1 the shadecloth now extends over the wooden patio in front of the
 bedroom patio doors
2 an additional support pole was installed to prevent the shadecloth
 from wafting about like a sail
3 the sideways wind screen to protect the barbecue when it is lit
In it's place we now have the same fabric as the upper shadecloth roof (for continuity lol) - but we have it installed sideways like a curtain.
When not in use, the "curtain" is secured out of
the way.  It slides easily on Coolaroo butterfly

 clips fixed to stainless steel cable "runners" which
  are repurposed from a client's "no long required"
 cable balustrade.
Now, we can open and close it when it is required. 
That looks much better :D
Aesthecially, it is much better.  Much, much better - and the wife is a happy little puppy again :D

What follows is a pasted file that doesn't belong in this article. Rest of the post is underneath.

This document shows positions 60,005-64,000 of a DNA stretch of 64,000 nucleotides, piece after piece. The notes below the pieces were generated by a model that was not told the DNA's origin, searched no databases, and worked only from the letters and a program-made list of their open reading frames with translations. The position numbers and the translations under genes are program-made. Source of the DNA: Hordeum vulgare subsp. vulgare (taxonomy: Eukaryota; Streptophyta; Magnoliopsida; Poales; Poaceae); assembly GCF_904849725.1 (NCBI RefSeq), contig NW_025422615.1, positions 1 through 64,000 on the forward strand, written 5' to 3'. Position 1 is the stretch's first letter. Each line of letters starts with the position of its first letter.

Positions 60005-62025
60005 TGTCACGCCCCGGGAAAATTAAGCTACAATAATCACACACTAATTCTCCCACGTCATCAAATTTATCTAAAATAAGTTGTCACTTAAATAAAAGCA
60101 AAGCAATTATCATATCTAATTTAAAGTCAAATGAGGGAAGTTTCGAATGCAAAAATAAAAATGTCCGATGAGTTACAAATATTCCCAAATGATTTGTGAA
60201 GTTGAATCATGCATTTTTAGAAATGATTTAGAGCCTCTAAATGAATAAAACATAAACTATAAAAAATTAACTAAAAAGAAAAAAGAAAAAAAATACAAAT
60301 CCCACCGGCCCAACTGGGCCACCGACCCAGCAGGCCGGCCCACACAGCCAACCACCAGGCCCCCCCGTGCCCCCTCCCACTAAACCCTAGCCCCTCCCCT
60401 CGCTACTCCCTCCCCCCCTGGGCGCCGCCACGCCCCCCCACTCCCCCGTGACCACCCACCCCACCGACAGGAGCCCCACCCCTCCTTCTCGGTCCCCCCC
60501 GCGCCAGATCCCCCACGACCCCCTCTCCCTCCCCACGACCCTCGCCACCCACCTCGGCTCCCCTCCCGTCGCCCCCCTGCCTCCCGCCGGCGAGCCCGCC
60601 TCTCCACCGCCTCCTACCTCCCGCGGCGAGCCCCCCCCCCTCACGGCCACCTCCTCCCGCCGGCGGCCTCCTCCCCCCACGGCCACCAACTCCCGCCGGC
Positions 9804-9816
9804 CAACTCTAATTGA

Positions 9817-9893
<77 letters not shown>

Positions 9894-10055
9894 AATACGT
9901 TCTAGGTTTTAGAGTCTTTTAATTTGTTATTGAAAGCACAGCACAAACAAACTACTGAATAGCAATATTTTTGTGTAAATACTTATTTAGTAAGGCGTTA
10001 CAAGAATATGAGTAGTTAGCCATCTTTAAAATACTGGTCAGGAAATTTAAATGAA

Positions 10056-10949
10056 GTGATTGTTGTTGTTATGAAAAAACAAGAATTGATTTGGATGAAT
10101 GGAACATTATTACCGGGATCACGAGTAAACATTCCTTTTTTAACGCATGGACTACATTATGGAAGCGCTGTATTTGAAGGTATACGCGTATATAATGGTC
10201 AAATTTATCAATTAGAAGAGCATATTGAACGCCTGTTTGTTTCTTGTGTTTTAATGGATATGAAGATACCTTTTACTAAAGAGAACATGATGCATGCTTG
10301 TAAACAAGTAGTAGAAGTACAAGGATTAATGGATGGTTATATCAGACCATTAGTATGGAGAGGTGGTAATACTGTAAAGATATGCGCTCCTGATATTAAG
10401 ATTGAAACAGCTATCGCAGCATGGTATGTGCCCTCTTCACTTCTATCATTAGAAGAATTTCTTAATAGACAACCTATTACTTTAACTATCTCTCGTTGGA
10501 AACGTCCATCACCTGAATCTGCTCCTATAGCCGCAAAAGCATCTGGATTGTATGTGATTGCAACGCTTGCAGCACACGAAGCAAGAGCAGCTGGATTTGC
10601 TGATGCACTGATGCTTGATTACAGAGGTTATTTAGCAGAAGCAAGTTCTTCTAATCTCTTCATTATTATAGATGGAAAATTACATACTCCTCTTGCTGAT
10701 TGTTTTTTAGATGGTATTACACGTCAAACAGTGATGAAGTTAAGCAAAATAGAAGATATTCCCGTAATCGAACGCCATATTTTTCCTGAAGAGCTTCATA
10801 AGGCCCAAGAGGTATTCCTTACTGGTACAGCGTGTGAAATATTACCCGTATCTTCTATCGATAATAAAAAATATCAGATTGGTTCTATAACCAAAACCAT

1. The changes have been amazing. You've really made a home, Dani!
    It's fun to be able to look back at photos. You did a great job of documenting the process. Enjoy the shade (or the sun, depending on the season)

    1. Thank you Sue :D

      It's been fun - we've done it slowly, but steadily. RMan has never understood my need to blog - until recently when memories were brought alive as he browsed my blog. He had an instant memory jolt - and, too, marvelled at our progress in 4-and-a-bit years.

      Very satisfying - even if we've shed blood, sweat - and sometimes - tears. But more often laughter than tears though...

  2. Dani - i have always loved the look of your house - it is beautiful and looks so homey! i am glad that you now have your sunbreak thingy - i imagine there is lots of time spent out on the porch.

    sending you love! your friend,

    1. kymber - Thank you, my friend.

      Summertime is verandah time - especially in the late afternoon / evenings when it's cooler. Most evenings though, is when the wind picks up - so this sliding windbreak will get plenty of use.. ;)